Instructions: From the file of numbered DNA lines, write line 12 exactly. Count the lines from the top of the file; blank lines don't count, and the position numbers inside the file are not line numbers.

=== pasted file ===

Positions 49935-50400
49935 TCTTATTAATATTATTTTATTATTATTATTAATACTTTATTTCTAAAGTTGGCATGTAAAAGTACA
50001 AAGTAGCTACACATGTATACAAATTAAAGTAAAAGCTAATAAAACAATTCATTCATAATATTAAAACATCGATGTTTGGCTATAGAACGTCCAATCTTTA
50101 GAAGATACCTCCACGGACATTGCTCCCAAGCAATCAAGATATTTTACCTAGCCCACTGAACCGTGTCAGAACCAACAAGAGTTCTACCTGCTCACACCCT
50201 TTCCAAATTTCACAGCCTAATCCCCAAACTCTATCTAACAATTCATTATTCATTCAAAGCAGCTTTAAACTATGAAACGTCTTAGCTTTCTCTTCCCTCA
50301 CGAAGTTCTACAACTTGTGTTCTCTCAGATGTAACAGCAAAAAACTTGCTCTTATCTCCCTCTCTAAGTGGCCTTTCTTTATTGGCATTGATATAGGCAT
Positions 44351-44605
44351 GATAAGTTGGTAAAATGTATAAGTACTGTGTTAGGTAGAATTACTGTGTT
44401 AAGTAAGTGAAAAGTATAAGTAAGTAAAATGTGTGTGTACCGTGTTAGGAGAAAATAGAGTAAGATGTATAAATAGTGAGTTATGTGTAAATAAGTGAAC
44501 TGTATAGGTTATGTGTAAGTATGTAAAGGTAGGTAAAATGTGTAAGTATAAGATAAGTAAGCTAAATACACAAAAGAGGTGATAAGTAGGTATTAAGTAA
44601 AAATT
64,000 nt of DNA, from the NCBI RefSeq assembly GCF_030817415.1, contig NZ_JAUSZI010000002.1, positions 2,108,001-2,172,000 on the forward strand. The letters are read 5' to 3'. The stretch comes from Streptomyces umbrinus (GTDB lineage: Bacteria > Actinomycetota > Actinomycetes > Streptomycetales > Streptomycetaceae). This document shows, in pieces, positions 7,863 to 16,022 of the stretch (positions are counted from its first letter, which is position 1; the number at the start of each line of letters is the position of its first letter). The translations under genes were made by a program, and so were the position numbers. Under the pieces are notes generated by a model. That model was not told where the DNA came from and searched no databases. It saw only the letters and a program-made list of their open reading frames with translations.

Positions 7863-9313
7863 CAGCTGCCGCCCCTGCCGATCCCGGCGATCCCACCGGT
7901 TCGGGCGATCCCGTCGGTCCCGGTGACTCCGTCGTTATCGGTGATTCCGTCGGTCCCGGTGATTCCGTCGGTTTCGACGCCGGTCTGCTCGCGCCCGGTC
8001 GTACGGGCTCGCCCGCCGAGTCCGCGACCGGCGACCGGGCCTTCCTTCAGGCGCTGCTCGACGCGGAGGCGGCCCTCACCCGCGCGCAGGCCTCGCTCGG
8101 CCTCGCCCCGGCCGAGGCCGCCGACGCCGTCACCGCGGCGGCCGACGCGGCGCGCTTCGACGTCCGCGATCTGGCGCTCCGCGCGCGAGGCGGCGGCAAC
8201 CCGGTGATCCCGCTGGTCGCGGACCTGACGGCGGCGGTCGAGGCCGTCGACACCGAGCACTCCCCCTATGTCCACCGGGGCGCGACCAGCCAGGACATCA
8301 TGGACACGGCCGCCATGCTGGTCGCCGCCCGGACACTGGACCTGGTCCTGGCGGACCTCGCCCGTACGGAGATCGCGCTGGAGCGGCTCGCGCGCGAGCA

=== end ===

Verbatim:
64,000 nt of DNA, from the NCBI RefSeq assembly GCF_030817415.1, contig NZ_JAUSZI010000002.1, positions 2,108,001-2,172,000 on the forward strand. The letters are read 5' to 3'. The stretch comes from Streptomyces umbrinus (GTDB lineage: Bacteria > Actinomycetota > Actinomycetes > Streptomycetales > Streptomycetaceae). This document shows, in pieces, positions 7,863 to 16,022 of the stretch (positions are counted from its first letter, which is position 1; the number at the start of each line of letters is the position of its first letter). The translations under genes were made by a program, and so were the position numbers. Under the pieces are notes generated by a model. That model was not told where the DNA came from and searched no databases. It saw only the letters and a program-made list of their open reading frames with translations.